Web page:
Technology makes the impossible possible for personal training.
The best way in which to coach another is to train with that person or attend every training session. For personal training, so much of successful coaching is based on visual impression; it is one thing to hear a person's words or read the stats generated in the workout, however it is quite another to see the athlete in action, up close and personal. I trained with national and world champions, world record holders, for twenty straight years. We would mercilessly critique each other on technique because we knew that honing technique was a surefire path of progress. By becoming technically proficient our performance improved to a dramatic degree in the various progressive resistance exercises. Improved technique enabled us to handle more poundage, which in turn resulted in strength increases and muscle and power gains.
Exercise critique requires you have an archetypical signature technique to compare ongoing efforts against. The school of strength I was raised in established technical archetypes, ideal techniques for the barbell squat, bench press, deadlift, overhead press, power clean, row, etc., this occurred back in the 1960s. In every training session I was expected to improve my technique, move it closer to the archetype. I would compare my technique to the technique template; as a coach I would compare and contrast the efforts of the athlete in the just-completed set with the ingrained technical ideal handed down to me by my strength mentors. I would offer corrections and suggestions based on what I saw.
It would be impossible to offer competent coaching and personal training advice deprived of the visual component. If presented with nothing but the numbers, i.e. the exercises, the sets, the reps and poundage alone, the data would be too dry and too abstract and too many wrong conclusions could be drawn. Without seeing the set, the coach wonders, did the athlete manhandle the new personal best in the deadlift of 405 for 5 - or was it a technical abomination, sloppy and awkward, barely done, badly done and potentially injurious?
The next best thing to being with the athlete in person during the personal training session is having a perfect movie of the athlete. If a trainee can provide me with a clear video of them performing top sets, the maximal efforts in each training session, I can offer damned good ‘best-next-move" advice. Anyone that can provide me with a crisp, perfectly-framed video of their maximum training efforts enables me to make an intelligent coaching decision. Technology makes the formerly impossible (competent coaching done remotely) possible.
When trainees send me their top-set videos, I ask that the video angle be taken from where I would stand in the gym if I were there in person. I seek a camera angle in relation to the lifter that allows for optimal observation of the technique and optimal observation of degree of effort and intensity utilized. I take in the technique but I also take in the man - does he dominate the poundage or does the poundage dominate him? The video tells me everything I need to know.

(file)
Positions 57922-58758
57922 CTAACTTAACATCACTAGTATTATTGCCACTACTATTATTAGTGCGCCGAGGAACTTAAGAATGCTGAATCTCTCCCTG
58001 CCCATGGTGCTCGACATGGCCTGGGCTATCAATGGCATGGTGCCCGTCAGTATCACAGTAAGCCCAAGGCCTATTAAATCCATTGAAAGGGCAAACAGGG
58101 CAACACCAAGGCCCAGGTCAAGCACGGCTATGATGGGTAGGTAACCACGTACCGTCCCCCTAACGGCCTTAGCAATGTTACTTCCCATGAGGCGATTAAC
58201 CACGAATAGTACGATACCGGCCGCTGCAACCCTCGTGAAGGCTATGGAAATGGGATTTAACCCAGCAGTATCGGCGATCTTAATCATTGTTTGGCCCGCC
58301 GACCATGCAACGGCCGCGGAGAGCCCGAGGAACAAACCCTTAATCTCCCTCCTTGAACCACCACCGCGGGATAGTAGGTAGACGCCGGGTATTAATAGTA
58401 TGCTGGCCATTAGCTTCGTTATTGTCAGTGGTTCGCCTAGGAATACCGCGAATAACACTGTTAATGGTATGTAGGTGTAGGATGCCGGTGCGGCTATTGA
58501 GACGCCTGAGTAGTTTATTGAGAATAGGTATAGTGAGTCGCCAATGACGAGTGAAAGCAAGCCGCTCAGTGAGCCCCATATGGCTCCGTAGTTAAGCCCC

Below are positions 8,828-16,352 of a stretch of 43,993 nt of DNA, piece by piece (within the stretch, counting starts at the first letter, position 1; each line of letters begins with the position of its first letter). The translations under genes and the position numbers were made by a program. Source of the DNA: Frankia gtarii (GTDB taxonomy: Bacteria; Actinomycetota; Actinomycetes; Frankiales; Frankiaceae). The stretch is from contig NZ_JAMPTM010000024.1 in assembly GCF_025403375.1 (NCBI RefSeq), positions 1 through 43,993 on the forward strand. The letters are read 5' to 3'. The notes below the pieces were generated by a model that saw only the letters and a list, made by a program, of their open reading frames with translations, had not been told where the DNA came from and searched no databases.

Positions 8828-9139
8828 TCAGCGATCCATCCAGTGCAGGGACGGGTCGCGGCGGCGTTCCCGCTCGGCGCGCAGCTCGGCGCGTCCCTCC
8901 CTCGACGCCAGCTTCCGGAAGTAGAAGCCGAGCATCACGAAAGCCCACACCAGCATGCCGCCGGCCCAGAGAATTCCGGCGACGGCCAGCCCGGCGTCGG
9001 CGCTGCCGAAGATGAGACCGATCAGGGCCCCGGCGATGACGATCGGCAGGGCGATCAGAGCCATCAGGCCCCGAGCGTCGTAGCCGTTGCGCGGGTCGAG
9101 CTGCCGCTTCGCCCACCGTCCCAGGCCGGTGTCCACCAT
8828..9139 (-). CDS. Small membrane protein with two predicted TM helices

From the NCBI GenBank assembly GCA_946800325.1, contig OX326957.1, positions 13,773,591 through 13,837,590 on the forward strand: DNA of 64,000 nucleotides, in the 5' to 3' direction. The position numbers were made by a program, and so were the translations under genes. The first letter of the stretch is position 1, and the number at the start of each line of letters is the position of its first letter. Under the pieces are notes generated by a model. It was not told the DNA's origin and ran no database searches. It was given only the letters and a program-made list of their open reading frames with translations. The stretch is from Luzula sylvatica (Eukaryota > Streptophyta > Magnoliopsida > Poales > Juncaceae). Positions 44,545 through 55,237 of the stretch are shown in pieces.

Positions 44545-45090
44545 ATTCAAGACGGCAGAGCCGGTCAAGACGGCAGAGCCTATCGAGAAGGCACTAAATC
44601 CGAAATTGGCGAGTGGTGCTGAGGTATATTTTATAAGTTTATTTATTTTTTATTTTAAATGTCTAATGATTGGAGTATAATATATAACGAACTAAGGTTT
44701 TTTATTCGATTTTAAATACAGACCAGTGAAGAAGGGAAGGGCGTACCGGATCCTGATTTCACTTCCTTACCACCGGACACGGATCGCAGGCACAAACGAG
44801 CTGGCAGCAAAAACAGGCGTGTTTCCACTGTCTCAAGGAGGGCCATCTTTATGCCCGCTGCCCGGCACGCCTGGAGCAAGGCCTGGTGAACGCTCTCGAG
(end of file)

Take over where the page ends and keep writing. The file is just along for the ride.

- For the squat and deadlift, I prefer a camera angle that looks at the lifter from a 3/4 front view. The camera is set at belly-button height; allowing me to optimally see depth, knee/ankle/shin position and torso uprightness.
- In the bench press, a 3/4 view shot standing, between the feet and the arms looking down at the bencher is ideal.
By being able to see the maximum effort, I can make an intelligent choice for the following week: if the athlete was scheduled to handle a 255 lb. barbell for five reps in the paused bench press, and the bencher handled the scheduled 255 with casual ease, then that would dictate one course of action, as in full steam ahead, onward and upward to 260 or 265 for 5 in the following bench workout. Conversely, if the lifter struggles mightily and barely makes the 5th rep with 255, then the prescription could be 260-265 for a triple, or 225 for 10. By having the video of the final effort in each lift, I am able to ‘remote coach' and make the same choices I would have made had I actually been there.
I work with deployed American warfighters when they are in Afghanistan or Africa. Spec Ops fighters tend to work at night leaving them to fill their time during the day. A sizable portion comes back from deployment in better shape (they are always, to a man, in shape) then when they left. While deployed, they have time on their hands, decent gym facilities, plenty of training partners and are allowed a singular focus on fitness and fighting not obtainable back in the real world of family, kids and the never-ending flurry of stateside activity. In the bush, the mountains or the desert, isolated and a little bored - when better to undertake a hardcore, full-bore muscle-building, strength-infusing progressive resistance training program?